Covid Shows the Importance of Parents Having Financial Conversation with Kids- Here’s How
These times have been tough on everyone. It can’t be understated how difficult 2020 has been on children and their parents. Record high unemployment, unprecedented daily death tolls, countless shuttered businesses and home evictions have been among the most drastic changes, not to mention a general disruption to daily life.
Though kids undoubtedly have noticed some of these changes, it’s time as parents to have tough conversations about finances and the extent of the damage 2020 may have caused going forward.
Keep it Positive
Simply keeping a positive outlook on life. This outlook and consequent conversations leads towards a change in mindset about family dynamic and finances. Ultimately this conversation will better prepare children for the future. Even if it became difficult to stick to this positive mindset, instilling it in your child/children, that even in the midst of turmoil, they need to stay mentally positive for the future, knowing the storm will eventually pass.
Speak on Financial Mistakes as Teachable Moments
Maybe you made financial mistakes in your past or during the pandemic, people aren’t perfect. Speak on it with confidence rather than regret and shine light on what you learned through it all. This is a teaching moment for your child above all.
Allow your kids to understand that mistakes in your finances, as well as life in general, will inevitably happen. It’s about learning from these mistakes in order to bounce back rather than continue bad habits. This is the foundation for your kids to learn that excellence requires learning from your mistakes and above all, not quitting.
Give Them Opportunities to Practice What They Learn
Letting kids implement what they’ve learned is the best way to improve and although they will undoubtedly make mistakes, give them the opportunity to learn from them. The expression “Practice Makes Perfect” rings true, and what better time to practice than at a young age.
Implementing this practice is as simple as giving out allowances based on chores or grades, helping them design a budget to track expenses and goals and most importantly building the savings to achieve these.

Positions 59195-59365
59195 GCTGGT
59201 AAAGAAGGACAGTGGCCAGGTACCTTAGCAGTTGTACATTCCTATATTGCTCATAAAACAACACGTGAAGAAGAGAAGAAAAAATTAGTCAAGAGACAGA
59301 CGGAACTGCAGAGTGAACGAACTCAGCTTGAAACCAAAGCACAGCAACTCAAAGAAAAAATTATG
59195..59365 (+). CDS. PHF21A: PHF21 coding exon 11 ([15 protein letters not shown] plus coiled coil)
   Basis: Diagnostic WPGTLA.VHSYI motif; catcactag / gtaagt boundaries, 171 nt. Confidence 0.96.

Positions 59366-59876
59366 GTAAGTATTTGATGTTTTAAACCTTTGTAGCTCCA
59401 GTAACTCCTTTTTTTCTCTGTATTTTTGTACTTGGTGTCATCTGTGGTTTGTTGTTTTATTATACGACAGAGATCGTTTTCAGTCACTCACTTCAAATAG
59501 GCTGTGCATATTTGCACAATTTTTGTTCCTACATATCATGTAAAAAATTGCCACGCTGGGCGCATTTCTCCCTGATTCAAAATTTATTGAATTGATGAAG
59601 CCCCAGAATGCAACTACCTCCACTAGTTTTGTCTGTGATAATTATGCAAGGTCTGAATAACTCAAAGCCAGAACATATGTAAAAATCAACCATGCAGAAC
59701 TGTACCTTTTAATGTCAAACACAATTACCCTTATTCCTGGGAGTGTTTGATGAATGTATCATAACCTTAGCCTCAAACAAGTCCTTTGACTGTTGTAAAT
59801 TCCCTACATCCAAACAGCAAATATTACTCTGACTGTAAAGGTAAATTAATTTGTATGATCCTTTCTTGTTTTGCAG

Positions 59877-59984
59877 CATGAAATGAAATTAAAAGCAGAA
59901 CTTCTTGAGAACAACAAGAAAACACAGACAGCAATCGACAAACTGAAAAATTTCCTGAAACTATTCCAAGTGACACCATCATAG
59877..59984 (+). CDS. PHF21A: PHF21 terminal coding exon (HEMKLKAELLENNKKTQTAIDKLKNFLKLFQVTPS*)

Long gone are the days of a piggy bank. Work digitally by opening children a checking account to deposit money. Take as much control over the account as needed, but kids should have the freedom to spend with permission from their parents. This is a team effort. More importantly, it creates a place to save up for the things they want to budget for and buy.
Help Shape the Life They Want to Live as Adults — Happiness and Not Just the Pursuit of Money
Talk to your kids about their dreams and don’t judge, just listen. This may be difficult at first seeing as parents often have their own dreams of their children's’ lives. Instead of shooting down an idea or making it seem unrealistic, listen to help them plan for it and instill a strong work ethic above all. A friend of mine wanted to be a stand-up comic at 7 years old. The first reaction of his mother was to shoot down the idea. Despite her unhappiness with the job prospects. She laid out that it would be a tough life, most likely requiring a second job to supplement income with no guarantee of success. More importantly, however, she made it clear that if it was his life’s passion — pursue it!
The key to having this conversation with your child is instilling the idea of happiness in life while still making sure their financial obligations are met. This requires planning that (if you’ve made it this far in this article) has already been considered and started by instilling a positive mindset, strong work ethic, discussing and learning from mistakes as well as practicing saving and budgeting from early on in life.
We all want our kids and loved ones to be successful in life. If there’s any silver lining to 2020 or this pandemic it represents an opportunity to instill success and help build future generations to be resilient, happy, successful adults.